17 May 2022

Derry singing club for people with dementia hailed as a 'huge success'

Derry singing club for people with dementia, their carers and families hailed as a 'huge success'

Members of the Cathedral Voices club.

St Eugene's Cathedral Hall was the venue for the 'Cathedral Voices' sessions, which has brought people together every Thursday to enjoy singing and craic.

The project, overseen by the St Eugene's Cathedral Derry Diocese, is led by music facilitator Margarette McNamee, who explained the underlying principles of the project. She said: "We wanted to create an environment where people with dementia are treated with respect, as adults rather than children. 

"It's said listening is the first ability you get and the last you ever lose, so from that perspective music is the perfect medium for people with this condition.

"Music taps into so many things. Songs from the past instantly summon up memory and reminiscing, and the vocal exercises we do can also improve cognitive skills – music is the unspoken communicator that all of us can understand."

The singing club is not just for those affected by dementia, but for older members of the community who have been impacted by the devastating social isolation brought about by the Covid pandemic over the last two years.

Margarette said: “It was an opportunity to bring people back out again. There is a great social aspect to the club; the people that come here know this is a safe, confidential space where they can talk freely about anything and where they can also have a bit of craic.

“This is a singing club, but there’s always a lot of laughter too - it’s not a good session if there hasn’t been a debate on which mince makes the best stew!”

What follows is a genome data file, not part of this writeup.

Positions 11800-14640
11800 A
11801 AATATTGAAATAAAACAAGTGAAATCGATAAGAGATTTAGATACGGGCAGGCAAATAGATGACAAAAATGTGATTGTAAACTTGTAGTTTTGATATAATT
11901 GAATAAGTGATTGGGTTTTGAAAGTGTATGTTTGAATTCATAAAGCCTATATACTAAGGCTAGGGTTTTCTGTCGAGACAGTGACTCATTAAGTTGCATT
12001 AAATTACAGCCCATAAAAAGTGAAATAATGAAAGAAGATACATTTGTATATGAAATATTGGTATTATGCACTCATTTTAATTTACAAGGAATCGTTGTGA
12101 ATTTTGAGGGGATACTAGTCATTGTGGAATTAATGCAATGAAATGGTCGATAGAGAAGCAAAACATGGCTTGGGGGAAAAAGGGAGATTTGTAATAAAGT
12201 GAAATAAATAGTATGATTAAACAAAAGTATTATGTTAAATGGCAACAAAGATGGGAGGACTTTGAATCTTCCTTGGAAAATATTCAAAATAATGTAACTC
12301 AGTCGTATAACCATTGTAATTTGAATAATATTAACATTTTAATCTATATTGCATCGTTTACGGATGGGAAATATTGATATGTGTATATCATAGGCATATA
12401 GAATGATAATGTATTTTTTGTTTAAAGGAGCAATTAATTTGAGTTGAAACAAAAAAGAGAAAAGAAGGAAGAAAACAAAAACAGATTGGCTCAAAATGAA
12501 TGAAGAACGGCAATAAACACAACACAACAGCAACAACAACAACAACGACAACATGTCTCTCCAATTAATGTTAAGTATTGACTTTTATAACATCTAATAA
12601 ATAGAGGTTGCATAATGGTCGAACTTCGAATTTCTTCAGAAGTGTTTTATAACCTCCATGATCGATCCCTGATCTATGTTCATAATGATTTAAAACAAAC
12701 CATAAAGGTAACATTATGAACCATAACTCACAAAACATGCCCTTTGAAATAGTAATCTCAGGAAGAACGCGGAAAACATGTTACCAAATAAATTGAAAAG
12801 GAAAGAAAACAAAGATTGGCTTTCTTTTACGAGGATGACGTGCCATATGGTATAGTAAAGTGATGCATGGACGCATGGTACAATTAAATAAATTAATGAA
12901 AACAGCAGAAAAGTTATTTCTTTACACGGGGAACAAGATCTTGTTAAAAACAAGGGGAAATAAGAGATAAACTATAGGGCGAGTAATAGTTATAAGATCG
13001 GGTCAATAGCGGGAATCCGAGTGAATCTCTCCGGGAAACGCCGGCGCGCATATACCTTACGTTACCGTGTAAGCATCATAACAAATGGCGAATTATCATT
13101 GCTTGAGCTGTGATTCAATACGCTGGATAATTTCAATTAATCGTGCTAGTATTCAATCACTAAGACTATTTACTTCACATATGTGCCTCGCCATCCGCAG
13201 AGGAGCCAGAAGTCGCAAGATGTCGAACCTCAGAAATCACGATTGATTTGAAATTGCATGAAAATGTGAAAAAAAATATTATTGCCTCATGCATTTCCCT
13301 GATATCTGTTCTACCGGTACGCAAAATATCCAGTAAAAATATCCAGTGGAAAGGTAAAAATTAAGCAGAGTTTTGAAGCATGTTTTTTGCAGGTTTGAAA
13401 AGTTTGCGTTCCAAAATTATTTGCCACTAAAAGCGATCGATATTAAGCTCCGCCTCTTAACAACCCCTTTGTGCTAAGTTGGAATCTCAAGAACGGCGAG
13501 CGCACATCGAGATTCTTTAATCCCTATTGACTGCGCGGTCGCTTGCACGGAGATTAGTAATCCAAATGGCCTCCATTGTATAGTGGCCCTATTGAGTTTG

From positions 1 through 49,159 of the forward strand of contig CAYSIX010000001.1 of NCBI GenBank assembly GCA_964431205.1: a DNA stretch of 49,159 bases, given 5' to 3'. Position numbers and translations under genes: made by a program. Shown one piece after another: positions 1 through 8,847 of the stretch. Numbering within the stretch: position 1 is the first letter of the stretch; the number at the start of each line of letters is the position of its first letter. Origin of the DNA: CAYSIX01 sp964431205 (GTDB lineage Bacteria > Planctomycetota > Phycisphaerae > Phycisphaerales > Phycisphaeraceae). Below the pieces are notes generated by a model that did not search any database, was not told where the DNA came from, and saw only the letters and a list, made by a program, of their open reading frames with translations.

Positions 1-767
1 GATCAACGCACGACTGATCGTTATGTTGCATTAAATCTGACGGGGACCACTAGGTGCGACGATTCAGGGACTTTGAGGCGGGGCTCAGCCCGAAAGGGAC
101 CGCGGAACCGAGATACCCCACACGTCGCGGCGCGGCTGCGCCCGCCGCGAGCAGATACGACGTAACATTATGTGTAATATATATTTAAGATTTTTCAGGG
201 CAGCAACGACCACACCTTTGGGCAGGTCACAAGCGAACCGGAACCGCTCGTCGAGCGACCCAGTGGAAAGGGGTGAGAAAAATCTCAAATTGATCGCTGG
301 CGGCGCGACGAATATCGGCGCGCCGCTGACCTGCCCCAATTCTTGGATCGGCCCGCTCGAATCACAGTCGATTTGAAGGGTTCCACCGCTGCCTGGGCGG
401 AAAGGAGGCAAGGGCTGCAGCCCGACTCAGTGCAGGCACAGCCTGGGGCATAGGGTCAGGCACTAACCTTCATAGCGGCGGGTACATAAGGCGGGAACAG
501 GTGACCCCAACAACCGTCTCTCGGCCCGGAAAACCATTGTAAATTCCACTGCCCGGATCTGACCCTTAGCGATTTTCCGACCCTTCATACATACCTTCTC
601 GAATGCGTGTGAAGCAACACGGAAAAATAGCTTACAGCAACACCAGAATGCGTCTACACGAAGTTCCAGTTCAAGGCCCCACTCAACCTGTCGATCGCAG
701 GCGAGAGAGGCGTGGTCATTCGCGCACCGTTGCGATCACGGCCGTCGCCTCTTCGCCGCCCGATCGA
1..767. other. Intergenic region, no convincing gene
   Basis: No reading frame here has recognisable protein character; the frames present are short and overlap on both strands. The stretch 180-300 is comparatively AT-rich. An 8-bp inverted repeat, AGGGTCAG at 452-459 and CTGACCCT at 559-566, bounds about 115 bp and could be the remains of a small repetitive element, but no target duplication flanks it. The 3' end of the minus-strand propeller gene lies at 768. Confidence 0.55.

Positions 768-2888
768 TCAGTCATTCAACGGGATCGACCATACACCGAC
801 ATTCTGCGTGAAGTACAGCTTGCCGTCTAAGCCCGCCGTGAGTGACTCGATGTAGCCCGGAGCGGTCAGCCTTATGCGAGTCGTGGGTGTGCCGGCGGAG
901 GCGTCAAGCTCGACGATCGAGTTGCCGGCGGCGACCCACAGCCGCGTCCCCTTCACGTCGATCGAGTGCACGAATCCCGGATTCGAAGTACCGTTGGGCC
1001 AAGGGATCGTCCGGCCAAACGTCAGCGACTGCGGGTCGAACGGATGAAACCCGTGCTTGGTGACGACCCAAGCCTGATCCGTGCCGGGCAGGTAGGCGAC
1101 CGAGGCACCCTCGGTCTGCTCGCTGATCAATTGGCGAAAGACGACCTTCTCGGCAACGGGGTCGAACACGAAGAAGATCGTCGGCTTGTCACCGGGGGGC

Brothers  Brian and Michael Walker have been regular attenders since the club started up last November.

Brian said: “We’ve been singing all our lives, either in the feis or in choirs.

"This club is great and it gets you out of the house. Singing would be the main attraction, but the craic is always good too."

"Margarette is very enthusiastic and makes it very enjoyable,” added Brian’s brother Michael. “She is aware of the different capabilities and is able to reach out to everyone."

Sadly, the curtain came down on this pilot scheme last Thursday, but Emmet Thompson, pastoral coordinator of St Eugene’s and Long Tower, said he was hopeful ‘Cathedral Voices’ would return in the near future.

He said: “It has been a huge success. We've had a healthy attendance at all the sessions and the feedback from those taking part has been so positive. Music and singing brings people together in so many different ways.

“The pandemic has been hugely challenging, not only to those living with dementia but to older people in general, so it has been really lovely to see people getting together again and enjoying the vital social interaction that was denied to them for so long.

“I'd like to take this opportunity to thank our funders, the Public Health Agency and CLEAR, whose support has made this project possible.

"Fingers crossed we will be in a position to get this fantastic project going again soon.”

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